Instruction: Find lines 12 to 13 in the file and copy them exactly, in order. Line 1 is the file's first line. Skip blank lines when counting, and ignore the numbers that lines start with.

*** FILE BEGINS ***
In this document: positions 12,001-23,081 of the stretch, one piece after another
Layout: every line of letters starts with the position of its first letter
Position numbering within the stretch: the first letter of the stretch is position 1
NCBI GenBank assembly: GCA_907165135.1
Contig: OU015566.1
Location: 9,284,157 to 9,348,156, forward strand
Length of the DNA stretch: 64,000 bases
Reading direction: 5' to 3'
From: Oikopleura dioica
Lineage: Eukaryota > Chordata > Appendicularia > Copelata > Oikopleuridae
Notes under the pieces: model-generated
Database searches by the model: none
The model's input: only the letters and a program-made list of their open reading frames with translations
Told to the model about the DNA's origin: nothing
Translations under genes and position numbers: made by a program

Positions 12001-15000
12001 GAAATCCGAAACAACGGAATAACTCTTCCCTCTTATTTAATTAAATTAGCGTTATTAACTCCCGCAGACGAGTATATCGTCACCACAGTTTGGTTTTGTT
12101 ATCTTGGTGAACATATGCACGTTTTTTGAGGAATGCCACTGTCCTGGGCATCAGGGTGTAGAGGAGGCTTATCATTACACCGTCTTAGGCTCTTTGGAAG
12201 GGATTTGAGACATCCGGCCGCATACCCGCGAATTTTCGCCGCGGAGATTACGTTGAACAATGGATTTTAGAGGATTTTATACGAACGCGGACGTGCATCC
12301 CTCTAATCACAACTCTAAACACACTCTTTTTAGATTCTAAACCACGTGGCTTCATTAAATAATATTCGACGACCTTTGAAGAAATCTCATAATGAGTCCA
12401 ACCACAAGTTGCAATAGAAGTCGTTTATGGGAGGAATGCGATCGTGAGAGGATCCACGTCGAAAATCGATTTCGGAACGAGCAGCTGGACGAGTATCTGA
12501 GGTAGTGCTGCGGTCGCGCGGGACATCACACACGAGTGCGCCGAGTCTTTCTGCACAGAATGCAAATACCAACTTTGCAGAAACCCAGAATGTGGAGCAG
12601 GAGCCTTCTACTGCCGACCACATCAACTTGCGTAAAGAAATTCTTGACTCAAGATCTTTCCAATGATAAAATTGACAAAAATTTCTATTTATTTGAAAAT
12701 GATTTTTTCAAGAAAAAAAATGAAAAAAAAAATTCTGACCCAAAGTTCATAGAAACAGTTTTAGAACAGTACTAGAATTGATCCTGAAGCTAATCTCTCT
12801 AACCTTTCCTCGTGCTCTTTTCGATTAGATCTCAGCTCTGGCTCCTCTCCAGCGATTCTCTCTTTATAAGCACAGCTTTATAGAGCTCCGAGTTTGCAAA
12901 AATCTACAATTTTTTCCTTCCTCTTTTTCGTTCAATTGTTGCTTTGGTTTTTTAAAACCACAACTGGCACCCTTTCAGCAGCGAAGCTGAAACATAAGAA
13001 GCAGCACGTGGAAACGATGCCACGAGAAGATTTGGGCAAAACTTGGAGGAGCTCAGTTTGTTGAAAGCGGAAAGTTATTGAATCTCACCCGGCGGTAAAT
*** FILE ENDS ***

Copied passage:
Database searches by the model: none
The model's input: only the letters and a program-made list of their open reading frames with translations